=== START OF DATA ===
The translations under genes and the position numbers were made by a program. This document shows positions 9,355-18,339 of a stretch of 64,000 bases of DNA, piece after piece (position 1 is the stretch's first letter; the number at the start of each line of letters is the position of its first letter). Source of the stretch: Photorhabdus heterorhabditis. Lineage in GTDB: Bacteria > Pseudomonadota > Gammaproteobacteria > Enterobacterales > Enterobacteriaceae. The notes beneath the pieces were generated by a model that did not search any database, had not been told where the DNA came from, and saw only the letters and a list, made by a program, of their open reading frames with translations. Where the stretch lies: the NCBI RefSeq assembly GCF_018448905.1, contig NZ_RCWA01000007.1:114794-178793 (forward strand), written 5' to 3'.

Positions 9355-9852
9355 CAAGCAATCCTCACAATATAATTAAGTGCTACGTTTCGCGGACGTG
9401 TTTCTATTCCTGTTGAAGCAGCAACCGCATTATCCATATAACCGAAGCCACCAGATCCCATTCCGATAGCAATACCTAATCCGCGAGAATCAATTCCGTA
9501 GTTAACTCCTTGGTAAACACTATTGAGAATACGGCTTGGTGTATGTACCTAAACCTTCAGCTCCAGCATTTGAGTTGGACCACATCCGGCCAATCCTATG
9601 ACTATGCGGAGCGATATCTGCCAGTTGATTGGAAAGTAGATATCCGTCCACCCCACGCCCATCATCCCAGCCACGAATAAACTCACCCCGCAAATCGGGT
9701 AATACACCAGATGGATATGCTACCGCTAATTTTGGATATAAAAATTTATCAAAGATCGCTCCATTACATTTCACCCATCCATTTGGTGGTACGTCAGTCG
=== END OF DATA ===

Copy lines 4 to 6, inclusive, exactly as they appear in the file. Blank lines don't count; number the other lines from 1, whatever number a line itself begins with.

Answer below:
9401 TTTCTATTCCTGTTGAAGCAGCAACCGCATTATCCATATAACCGAAGCCACCAGATCCCATTCCGATAGCAATACCTAATCCGCGAGAATCAATTCCGTA
9501 GTTAACTCCTTGGTAAACACTATTGAGAATACGGCTTGGTGTATGTACCTAAACCTTCAGCTCCAGCATTTGAGTTGGACCACATCCGGCCAATCCTATG
9601 ACTATGCGGAGCGATATCTGCCAGTTGATTGGAAAGTAGATATCCGTCCACCCCACGCCCATCATCCCAGCCACGAATAAACTCACCCCGCAAATCGGGT